Early in the legislative session, word spread that the Gov. Ned Lamont administration was considering a possible sales tax for grocery items. The subsequent outcry from groups across the political divide buried the idea, seemingly forever. But, according to House and Senate Republicans, certain groceries are going to be taxed ...
The Care and Feeding of Our Congressmen
TRANSPARENCY FOR THE FIRST TIME
Published on August 8, 2009 by the Yankee Institute for Public Policy
How much responsibility does any single member of Congress have for the $3 trillion Federal budget? It’s impossible to say. Like a football team, so many people contribute to the success or failure of each play that one is never able to assign sole responsibility for any outcome to the actions of any one player.
But there is one area of spending that is completely under the control of a single member of Congress: his or her own office budget. Members are allocated more than $1.3 million each year to spend at their own discretion. This money covers items including staff salaries, transportation to and from Washington, rent, office supplies, and communicating with constituents. Any money not spent at the end of the year stays in the Treasury. That is, a frugal member of Congress directly saves taxpayers money.
For the first time anywhere online, the Yankee Institute is bringing sunlight, transparency, and disclosure to how Connecticut’s members of Congress spend their personal office budgets. Every line item of office spending for Connecticut’s five members of the House of Representatives for the 110th session of Congress (2007-08) – some 10,000 line items covering nearly $13 million in spending – is now published and downloadable here.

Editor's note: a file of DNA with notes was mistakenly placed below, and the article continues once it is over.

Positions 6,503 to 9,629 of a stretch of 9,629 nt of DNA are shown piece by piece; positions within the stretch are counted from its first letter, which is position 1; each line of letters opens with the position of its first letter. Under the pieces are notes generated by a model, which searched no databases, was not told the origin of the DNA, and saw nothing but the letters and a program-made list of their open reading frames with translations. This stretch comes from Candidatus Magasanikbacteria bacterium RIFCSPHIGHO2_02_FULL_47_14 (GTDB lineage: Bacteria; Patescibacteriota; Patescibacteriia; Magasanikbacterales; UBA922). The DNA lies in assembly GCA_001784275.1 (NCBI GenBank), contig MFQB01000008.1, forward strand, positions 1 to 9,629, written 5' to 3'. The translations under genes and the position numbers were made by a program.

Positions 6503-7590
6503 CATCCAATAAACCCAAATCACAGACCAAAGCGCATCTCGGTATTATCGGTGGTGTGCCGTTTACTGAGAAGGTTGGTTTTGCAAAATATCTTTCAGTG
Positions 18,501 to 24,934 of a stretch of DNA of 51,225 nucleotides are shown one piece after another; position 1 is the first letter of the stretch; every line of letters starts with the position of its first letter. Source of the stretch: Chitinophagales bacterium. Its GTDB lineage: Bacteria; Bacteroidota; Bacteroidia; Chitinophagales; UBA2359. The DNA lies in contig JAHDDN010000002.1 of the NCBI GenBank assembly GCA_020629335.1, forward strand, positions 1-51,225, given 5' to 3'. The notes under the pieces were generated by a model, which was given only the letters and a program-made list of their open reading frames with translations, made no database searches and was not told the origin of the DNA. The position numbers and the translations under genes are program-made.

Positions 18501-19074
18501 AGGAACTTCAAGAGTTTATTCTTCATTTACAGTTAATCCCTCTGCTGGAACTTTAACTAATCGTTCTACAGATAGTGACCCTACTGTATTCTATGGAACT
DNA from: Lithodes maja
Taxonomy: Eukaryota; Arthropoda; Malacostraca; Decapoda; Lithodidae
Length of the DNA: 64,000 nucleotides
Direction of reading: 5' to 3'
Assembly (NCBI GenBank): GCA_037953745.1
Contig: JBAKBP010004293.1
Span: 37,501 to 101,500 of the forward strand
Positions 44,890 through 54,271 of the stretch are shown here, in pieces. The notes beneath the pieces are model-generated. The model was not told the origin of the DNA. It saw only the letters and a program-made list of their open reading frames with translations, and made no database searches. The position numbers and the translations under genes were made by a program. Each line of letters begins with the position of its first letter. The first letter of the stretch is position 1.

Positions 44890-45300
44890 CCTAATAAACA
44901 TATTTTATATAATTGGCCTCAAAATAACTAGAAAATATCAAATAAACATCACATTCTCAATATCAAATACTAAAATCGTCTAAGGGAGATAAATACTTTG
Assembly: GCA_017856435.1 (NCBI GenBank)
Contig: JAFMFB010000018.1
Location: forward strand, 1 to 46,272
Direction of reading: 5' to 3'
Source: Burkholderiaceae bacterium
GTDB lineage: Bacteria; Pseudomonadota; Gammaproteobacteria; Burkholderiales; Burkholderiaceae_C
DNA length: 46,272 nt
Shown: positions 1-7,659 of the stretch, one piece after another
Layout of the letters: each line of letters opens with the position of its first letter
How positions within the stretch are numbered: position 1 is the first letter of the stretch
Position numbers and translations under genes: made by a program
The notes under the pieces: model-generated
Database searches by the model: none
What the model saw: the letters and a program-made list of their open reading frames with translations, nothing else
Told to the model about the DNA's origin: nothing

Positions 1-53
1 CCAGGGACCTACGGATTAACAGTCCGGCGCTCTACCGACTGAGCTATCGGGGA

For years, Congress made it nearly impossible for the public to see how individual members spend their personal office budgets. The Chief Administrative Officer of the House publishes a quarterly report called “Statement of Disbursements of the House,” but these reports are not available online. They are only available in paperback, each volume comprised of more than 1,000 pages of tiny print. These tomes are only available in a small basement office at the Capitol or in select Federal Depository libraries. Even then, the reports lag months behind.
It’s enough to make one think Congress doesn’t want the public to see how members spend our money. The recent scandal involving British Members of Parliament grew out of a similar lack of transparency.
Yankee’s review of the reports includes these key findings:
• Congressman Joe Courtney was the highest-spending member of Connecticut’s delegation. Courtney spent 99.3 and 99.7 percent of his annual budget in the past two years. In 2008, Courtney left just $4,432 of his budget unspent.
• Congressman Chris Murphy sent the most franked mail – 1.3 million pieces – of New England’s 22 members of Congress.
• Six Connecticut staff members were paid more than $100,000 in 2008.
• Rep. Courtney’s Chief of Staff, Jason Gross, was paid $151,411 in 2008, making him the highest-paid staffer in the House delegation.
Pay increases for state employees outlined in the 2017 SEBAC agreement were projected to cost $353 million annually by the Office of Fiscal Analysis, but emails between former State Senator Len Suzio, R-Meriden, and OFA analyst Don Chaffee show the ongoing cost may be higher. According to the 2017 email ...